He has learned that as eating remains the most accessible way to experience pleasure, his fellow Frenchmen did not want to differentiate between healthy food or pleasurable food. The key to increasing healthy food consumption in his opinion is flavour and taste, making healthy food pleasurable. This surely must be true of all nationalities, not just the French.
Dr Jean Michel Borys’ perspective was that a balanced diet, away from meat, would not only have a substantial impact on natural resources, but also on a number of health-related issues associated with the consumption of meat.
He left us with a very sobering thought to illustrate this: By 2020, unless we change our eating habits, over 552 million of us will suffer from diabetes.
12:35 – A Master Class with Alain Ducasse
To lift the mood, we were treated to an astonishing demonstration by Alain Ducasse. His theme was cuisine and nature and the strong relationship that remains between the two.
The cooking demonstration consisted of the grinding together of a variety of pastes for the audience to try. Ducasse was able to show how subtle changes in ingredient transformed the flavours and transported your taste buds to different parts of the world.
The demonstration was great, but our main aim was to meet the man himself. We fought our way through the dozens of journalists and unashamedly managed to get a photo with the legend. To anyone in the Foodservice Industry he is a celebrity. He remains the world’s most decorated chef, with not only one, but multiple three-Michelin-star restaurants under his belt.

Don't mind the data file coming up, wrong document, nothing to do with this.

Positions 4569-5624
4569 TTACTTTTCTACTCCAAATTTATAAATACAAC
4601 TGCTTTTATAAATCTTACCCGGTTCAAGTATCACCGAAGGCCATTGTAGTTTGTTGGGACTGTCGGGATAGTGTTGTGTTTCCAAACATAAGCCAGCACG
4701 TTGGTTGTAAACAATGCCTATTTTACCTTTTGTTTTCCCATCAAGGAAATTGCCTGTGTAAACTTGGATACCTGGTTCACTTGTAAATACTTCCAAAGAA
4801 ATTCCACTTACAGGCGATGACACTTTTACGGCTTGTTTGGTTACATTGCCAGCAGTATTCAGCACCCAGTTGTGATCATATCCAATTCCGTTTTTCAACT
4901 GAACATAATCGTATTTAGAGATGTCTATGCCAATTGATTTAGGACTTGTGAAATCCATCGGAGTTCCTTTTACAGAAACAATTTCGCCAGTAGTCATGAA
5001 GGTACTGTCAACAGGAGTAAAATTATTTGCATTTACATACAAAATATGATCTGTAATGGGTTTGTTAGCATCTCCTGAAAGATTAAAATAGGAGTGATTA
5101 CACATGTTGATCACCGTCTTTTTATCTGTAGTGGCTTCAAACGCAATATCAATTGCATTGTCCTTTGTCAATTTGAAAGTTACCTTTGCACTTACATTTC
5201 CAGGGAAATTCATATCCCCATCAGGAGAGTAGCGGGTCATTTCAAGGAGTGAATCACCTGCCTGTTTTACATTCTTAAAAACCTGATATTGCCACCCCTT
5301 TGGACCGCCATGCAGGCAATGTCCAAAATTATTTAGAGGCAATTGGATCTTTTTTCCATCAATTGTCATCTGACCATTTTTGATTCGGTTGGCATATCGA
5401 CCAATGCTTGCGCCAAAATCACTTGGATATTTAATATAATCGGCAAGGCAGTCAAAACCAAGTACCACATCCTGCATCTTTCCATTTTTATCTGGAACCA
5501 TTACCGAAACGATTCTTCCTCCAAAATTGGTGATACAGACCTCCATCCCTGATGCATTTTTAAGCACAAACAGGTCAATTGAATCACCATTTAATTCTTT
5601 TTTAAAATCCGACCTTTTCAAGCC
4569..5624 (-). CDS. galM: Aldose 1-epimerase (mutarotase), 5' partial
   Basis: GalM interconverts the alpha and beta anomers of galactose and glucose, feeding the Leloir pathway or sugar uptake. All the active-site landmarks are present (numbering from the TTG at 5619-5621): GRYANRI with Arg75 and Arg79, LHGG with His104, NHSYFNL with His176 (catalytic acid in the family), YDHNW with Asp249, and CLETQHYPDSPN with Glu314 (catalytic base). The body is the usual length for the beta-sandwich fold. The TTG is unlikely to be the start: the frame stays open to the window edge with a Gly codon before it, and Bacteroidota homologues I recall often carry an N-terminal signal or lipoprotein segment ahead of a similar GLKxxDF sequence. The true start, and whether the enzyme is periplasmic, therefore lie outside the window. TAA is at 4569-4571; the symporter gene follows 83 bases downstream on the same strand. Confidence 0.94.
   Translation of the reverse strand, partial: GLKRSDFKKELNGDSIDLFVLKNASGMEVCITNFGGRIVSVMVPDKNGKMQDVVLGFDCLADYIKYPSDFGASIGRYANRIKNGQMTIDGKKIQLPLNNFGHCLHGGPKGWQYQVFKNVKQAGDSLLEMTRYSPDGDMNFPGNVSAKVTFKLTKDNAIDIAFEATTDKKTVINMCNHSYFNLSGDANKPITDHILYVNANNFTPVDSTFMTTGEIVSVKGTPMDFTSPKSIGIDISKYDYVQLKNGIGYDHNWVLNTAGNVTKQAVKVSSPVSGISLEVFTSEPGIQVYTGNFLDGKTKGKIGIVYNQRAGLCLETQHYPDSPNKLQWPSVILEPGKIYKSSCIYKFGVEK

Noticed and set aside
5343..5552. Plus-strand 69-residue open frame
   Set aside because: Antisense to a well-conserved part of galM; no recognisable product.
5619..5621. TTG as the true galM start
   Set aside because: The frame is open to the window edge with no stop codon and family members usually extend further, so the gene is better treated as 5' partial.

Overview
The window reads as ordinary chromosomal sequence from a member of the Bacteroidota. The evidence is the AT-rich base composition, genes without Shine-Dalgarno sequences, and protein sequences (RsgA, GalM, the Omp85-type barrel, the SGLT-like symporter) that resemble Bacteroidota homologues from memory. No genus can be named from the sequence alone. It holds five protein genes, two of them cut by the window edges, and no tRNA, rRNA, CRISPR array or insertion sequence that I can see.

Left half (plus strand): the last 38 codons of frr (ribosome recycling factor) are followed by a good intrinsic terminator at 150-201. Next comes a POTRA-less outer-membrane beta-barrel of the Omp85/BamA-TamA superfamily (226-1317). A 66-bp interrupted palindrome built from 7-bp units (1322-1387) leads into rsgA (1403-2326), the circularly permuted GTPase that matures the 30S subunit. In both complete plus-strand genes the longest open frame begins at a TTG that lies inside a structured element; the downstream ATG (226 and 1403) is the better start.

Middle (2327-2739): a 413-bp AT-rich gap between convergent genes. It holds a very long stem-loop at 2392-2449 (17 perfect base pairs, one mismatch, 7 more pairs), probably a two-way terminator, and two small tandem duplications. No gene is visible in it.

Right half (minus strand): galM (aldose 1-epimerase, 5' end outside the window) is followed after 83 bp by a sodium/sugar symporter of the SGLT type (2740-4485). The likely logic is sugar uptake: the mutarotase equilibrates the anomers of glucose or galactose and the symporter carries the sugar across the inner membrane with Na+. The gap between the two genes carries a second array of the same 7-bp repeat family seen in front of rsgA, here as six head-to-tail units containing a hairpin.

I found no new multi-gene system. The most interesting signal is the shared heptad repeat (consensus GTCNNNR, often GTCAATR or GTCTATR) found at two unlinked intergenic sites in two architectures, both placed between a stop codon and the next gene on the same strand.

13:15 – Unexpected Lunch
This was the moment we had been waiting for, not least because we were ravenous, but we figured that the lunch at the World Cuisine Summit was going to be something a bit special. What we were about to encounter was most definitely unexpected.
We were all given wooden boxes containing a brief agenda of what we were about to experience, and a set of plastic cutlery. Filled with anticipation and intrigue, we surged toward the lunch room, and to our amazement, what we discovered was an indoor street food party!
Omnivore World Tour is a selection of vendors from all corners of the globe, promoting “100% young cuisine” through the use of “pop-ups” and “food trucks”. Every food outlet featured something new and exciting, from handmade Dim Sum prepared and steamed right in front of you – to made to order Rum Baba, soaked right the way through in rum, straight from the bottle and topped with vanilla cream.
We believed there were two clear stars at this show. The first was the Grumman Street Food Taco Truck serving soft tacos filled with Sticky Pulled Pork, and topped with a Tangy Salad Garnish. The second, Fish Burgers by Ivan Shishkin, poached fish encased in a soft burger bun which had been dyed with sepia ink to give it a blackened look. Just amazing.
After lunch, we shuffled, almost reluctantly back to the Summit for the rest of the day’s speakers, which while very thought provoking were, we must admit, slightly overshadowed by lunch and the stunning presentations in the morning.
As much as we would have liked to stay for the cocktail reception in the evening, we had to catch the last flight back into London. The day had, as any good menu should, stimulated all of our senses. We had been shocked, enlightened and even amused by some of the messages on health and diet, and completely blown away by lunch!
Daniel Da Rocha and Rebecca Gibson, Coverpoint